In a 2002 study of 142 families at Emory University School of Medicine, 80 percent of parents who used alternative therapies for their kids relied on friends or relatives for information. Fewer than half discussed the treatments with their doctor.
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In the U.S., complementary and alternative medicine for children is growing (estimates of CAM use are as high as 30 percent), but studies on safety and effectiveness are few; most have been done on adults. And because the FDA doesn't evaluate herbal remedies before they hit the market, pediatricians are wary of suggesting them for the fragile, developing brains and bodies of kids. "I'm a fan of a natural approach where appropriate, but I'm still very cautious about recommending supplements for children," says Russell Greenfield, MD, medical director of Carolinas Integrative Health, in Charlotte, North Carolina, and a coauthor of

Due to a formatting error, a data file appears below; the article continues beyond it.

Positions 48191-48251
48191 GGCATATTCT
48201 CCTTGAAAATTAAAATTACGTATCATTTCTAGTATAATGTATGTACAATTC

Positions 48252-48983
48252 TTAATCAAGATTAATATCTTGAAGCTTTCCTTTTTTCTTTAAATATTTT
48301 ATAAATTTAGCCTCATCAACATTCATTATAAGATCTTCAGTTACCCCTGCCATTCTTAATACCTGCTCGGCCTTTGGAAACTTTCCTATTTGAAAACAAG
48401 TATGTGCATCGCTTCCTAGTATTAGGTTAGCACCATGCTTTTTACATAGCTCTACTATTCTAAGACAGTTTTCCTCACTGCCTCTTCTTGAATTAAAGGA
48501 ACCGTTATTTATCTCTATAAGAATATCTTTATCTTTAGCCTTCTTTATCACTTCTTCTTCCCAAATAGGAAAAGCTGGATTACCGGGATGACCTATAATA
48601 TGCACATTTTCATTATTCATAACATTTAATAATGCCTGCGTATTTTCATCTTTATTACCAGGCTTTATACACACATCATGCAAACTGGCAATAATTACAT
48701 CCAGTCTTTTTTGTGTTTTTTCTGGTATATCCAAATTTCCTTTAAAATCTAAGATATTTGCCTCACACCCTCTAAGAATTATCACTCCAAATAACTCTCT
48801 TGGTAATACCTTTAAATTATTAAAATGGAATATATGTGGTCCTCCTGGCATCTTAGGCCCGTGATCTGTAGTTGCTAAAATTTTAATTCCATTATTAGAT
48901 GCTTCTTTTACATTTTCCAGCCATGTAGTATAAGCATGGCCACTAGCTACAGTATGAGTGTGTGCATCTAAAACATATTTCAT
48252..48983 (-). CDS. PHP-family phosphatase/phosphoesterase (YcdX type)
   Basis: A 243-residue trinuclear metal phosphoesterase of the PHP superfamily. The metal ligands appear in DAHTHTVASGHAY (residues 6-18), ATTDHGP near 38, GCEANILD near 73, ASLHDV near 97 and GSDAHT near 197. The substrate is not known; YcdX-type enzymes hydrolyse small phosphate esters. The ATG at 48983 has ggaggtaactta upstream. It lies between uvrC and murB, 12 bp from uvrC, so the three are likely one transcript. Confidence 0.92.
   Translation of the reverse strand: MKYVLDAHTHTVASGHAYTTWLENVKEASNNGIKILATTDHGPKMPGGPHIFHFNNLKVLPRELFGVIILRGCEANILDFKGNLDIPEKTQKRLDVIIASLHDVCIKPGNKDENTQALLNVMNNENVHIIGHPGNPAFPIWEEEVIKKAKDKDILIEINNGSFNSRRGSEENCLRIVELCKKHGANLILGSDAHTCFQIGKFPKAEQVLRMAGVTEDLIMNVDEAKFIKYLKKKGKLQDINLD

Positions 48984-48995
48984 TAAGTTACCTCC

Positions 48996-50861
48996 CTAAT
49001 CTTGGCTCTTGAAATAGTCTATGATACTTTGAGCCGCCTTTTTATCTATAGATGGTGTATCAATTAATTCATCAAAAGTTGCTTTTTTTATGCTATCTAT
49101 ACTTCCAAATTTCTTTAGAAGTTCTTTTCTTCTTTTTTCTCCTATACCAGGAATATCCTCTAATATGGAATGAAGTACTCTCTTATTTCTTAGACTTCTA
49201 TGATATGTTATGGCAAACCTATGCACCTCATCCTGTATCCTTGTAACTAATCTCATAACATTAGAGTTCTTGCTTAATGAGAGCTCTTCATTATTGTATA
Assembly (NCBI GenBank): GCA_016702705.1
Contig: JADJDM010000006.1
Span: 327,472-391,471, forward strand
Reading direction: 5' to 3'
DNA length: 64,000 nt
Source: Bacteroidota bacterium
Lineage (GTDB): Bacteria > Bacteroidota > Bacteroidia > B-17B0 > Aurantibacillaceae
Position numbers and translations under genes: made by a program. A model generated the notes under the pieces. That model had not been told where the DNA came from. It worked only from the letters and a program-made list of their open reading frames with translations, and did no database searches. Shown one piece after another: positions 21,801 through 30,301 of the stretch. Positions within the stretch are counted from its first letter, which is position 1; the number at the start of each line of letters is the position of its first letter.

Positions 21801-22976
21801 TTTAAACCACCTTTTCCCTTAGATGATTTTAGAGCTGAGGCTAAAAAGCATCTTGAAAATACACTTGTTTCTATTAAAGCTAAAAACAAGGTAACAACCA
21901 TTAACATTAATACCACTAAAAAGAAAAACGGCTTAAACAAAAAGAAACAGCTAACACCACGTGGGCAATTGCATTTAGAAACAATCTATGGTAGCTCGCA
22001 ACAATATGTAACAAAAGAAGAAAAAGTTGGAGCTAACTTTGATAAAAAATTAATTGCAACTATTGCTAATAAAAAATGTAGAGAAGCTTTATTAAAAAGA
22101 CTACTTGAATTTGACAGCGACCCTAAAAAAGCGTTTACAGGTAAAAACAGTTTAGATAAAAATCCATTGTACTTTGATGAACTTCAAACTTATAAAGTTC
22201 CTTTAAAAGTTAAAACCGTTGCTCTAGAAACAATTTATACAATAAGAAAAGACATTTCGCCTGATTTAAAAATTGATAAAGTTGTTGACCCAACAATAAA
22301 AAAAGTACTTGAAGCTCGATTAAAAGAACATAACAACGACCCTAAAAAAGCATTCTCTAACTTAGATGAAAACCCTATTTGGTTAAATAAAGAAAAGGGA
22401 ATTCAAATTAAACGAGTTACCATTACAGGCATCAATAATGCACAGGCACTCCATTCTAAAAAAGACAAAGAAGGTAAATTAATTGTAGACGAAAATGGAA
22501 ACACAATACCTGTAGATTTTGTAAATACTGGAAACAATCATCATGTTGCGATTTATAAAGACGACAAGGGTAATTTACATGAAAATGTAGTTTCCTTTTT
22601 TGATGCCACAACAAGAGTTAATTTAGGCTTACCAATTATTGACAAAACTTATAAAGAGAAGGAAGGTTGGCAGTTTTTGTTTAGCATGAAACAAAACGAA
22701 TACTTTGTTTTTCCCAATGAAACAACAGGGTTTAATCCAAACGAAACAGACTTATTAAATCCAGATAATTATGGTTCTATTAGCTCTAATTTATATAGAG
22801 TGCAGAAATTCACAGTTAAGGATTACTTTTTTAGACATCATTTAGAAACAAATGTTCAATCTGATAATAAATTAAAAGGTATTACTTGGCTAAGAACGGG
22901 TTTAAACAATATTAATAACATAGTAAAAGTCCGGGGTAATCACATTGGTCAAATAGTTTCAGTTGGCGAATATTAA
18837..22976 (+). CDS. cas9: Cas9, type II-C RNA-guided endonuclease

Still, there are some things Greenfield and other experts can recommend or advise against, and they've filled us in on the most promising treatments. Of course, you should consult your pediatrician before trying any method for the first time. Remember, just because something is "natural" doesn't mean it's safe. (When purchasing herbal remedies, it's a good idea to check the brands and their safety ratings at ConsumerLab.com, which offers limited information for free and full-study results for a small annual fee.)
Related: What Being An Organic Parent Means